Citizen Poet

If there’s one huge, evil corporation I support, it’s Netflix (oh, great, they can mimic my likes and dislikes – and I helped them create that monster.  Apparently I’ve decided to hasten the day when I can be murdered and replaced with an algorithm…).  

I don’t watch television, and live a nearly commercial free life.  That said, I do rent the crap out of Netflix.  

I would love it if Netflix went back to being just a little less of a stock. I used to think they were pretty corporate back in the old days, back when their CEO was routinely and roundly stating that the customers were copying and stealing movies; and admitting that Netflix squelched higher volume users, in violation of their sales pitch of "all you can eat".  

Still, at least back then they had a ‘contact us’ button.  Now I can’t even find a button on their site to contact them in any way.  For any reason.  Not even to mention that I like some feature about the site.  

Frankly, Netflix doesn’t need people like me sending them emails.  What am I going to say?  That I’m pissed they don’t offer Seven Samurai anymore?  Netflix doesn’t need compliments, criticisms, or suggestions from people like me.  Imagine?  A guy who would stop everything to write a note about how he likes the new arrow button, or dislikes the incomplete filmography listings?  Before, someone had to actually be paid to click "delete" on those messages.  Thinking outside the box, Netflix just did away with the entire thing.  Yeah!  Now I feel bad about myself!  Netflix Rules! Let’s put meat in new products, for fun and profit!

Anyway, I recently – maybe two days ago – returned Disc One of a fun show called "Wonder Showzen". The show, from 2005, is very much like Sesame Street, but with tabs of acid under Big Bird’s tongue.  The show has a very explicit warning at the beginning stating outright that if you show this to a child you are a bad parent or guardian.  

Taking that as my cue, I called my 8 year old out to watch.  I took pictures and emailed them to Division of Youth and Family, maybe my girl will have a shot at a better life.  Pray for her, if you can pray.  

The show is done in the Sesame Street format as well – lots of interstitials, smash cuts on top of cartoons on top of games centered around stock footage, with kids playing the leads in a lot of the insane humor.  One segment called "Beat Kids" ("Kids on the beat, kids on the beat BEAT KIDS!  BEAT KIDS!") has kids going way beyond that naive, olden-day "Kids say the darnedest things" tone – these kids get in people’s faces and freak them the hell out.  One little girl was sent down to Wall Street in a trenchcoat, with a microphone, to ask people "How many people did you exploit today?"  and a host of other such brazenly accusatory questions.  The kid is so adorable, and walks up so innocently, that these victims can’t help but smile, completely unaware that the scythe is about to come down.  In short, it’s absolutely hilarious.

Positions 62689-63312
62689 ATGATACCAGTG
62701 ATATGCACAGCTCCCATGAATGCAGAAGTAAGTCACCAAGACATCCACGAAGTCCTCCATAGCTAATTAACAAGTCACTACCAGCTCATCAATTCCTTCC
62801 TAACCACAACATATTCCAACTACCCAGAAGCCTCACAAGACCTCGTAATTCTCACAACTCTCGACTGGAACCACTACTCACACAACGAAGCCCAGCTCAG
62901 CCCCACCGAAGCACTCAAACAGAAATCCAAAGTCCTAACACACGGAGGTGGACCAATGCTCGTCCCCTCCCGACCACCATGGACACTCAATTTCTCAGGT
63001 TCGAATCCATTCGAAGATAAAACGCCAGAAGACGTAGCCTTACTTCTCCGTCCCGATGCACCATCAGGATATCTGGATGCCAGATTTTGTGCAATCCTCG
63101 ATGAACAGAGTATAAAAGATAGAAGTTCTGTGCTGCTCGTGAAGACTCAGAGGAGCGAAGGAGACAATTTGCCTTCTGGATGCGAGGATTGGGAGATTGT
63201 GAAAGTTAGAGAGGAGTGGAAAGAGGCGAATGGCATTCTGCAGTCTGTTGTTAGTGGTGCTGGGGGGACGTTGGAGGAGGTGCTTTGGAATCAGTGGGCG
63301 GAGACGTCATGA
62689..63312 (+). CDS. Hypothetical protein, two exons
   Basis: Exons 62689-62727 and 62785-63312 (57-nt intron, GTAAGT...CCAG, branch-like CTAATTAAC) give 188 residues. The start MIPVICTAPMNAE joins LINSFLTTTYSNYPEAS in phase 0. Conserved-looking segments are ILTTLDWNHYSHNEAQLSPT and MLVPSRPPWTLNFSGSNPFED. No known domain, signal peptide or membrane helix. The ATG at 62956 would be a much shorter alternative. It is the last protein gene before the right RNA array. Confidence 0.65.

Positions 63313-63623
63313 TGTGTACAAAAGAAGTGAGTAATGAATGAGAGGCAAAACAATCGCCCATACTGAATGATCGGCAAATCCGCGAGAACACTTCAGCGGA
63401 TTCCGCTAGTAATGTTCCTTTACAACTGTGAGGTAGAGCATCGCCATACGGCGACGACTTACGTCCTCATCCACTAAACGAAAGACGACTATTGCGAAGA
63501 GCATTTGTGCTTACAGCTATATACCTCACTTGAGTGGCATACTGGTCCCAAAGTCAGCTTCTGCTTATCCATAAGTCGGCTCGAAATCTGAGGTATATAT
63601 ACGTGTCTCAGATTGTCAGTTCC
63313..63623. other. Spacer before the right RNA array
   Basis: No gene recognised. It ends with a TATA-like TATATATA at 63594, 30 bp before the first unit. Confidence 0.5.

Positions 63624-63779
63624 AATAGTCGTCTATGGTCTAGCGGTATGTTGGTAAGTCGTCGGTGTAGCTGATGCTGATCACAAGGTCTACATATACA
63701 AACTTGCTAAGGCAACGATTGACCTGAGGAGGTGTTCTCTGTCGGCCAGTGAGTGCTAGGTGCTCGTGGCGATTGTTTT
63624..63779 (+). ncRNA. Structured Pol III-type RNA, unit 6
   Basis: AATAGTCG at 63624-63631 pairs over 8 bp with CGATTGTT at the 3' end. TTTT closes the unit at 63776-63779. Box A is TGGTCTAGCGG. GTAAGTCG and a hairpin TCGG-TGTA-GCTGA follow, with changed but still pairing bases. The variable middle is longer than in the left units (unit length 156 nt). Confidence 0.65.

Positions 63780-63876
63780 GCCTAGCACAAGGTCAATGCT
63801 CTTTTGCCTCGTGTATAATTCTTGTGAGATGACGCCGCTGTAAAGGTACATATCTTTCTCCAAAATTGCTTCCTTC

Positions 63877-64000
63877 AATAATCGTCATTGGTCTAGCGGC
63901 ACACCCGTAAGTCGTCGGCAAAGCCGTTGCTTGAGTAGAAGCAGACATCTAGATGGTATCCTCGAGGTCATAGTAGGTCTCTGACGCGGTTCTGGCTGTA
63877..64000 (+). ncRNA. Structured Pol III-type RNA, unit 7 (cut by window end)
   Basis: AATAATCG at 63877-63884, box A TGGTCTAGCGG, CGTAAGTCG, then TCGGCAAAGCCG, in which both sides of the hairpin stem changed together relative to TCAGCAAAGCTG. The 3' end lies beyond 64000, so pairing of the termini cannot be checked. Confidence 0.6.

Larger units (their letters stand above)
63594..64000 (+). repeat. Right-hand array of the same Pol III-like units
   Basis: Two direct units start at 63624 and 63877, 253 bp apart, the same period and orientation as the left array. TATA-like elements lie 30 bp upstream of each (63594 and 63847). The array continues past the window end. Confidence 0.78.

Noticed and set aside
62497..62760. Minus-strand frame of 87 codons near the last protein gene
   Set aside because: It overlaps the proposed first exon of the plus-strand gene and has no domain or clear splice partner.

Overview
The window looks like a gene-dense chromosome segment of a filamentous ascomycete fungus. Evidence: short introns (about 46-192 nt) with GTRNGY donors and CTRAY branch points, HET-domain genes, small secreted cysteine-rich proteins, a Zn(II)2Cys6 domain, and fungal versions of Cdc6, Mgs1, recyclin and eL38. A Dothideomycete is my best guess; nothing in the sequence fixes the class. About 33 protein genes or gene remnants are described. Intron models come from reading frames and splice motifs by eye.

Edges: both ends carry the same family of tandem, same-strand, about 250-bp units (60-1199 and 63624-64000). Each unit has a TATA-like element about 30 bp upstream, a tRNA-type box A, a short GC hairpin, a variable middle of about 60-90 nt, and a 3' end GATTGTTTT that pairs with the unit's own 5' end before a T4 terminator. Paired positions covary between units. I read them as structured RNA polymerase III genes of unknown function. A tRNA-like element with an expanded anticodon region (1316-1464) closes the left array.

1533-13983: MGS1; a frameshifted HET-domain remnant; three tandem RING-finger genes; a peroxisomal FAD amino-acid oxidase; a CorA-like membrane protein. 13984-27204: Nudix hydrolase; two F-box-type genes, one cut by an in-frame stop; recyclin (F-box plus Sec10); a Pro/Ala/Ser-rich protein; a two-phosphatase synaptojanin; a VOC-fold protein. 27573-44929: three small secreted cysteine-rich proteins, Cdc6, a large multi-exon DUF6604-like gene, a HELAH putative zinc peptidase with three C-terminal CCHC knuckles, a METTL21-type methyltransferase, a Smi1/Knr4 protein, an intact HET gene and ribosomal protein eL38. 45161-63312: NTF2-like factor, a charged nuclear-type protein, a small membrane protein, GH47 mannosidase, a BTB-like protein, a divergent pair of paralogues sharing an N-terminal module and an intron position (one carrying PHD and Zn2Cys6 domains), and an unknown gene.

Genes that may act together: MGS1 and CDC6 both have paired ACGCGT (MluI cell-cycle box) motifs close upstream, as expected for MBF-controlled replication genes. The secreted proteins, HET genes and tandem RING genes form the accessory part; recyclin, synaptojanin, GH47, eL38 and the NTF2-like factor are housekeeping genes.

Another segment that had my daughter and I in tears was the conclusion to the main story of one episode involving an atheist puppet and a little girl who’ve taken a ride on the white-people space ship.  The puppet makes the mistake of remarking that of course there’s no God, at which God, ever capricious and spiteful, immediately blows up the Earth.  The little girl cries and accuses the puppet of making God angry.  Clearly, the only solution is to go find God, and ask him to remake the Earth – even the puppet can see this.  The only snag is, of course, the puppet still doesn’t believe in God. The little girl manages, fortunately for us all, to convince the puppet that it’s easy to believe if you just start pretending you believe.  Problem solved.

The ship grounds down in Heaven.  The puppet and the little girl confront God.  God angrily barks back that He was sick of the way we kept the Black Man down.  

The quick thinking puppet challenges God to "Rock-Paper-Scissors" – God has to rebuild the Earth if he loses.  In an incredibly tense showdown… when God throws scissor…

The puppet throws… ROCK.  God is humbled!  The Earth is remade instantly.  The puppet is gloating.  God… is stunned. He’s never lost before.  "It feels so bad!", he roars!  We hear a click off-screen… the puppet and the little girl, horror-stricken, shout "No, don’t!"  The gunfire blasts… the puppet announces the grim result:  "God is dead!"  

And that’s just five minutes of Wonder Showzen.  Every episode, every bit, was great entertainment.  

I would recommend Wonder Showzen to anyone who is entertained by seeing a kid exasperatedly roll his eyes and say "I get it, your racism is ironic."  And if you can figure out how to contact Netflix, tell them to bring back Seven Samurai.  Seriously, I finally had to just post it on their review boards – did I mention you aren’t allowed to mention Netflix by name on their own review boards?

As one child in Wonder Showzen remarks during a graphic educational video depicting pigs being turned into hotdogs: "That’s the dark nature of Capitalism."    

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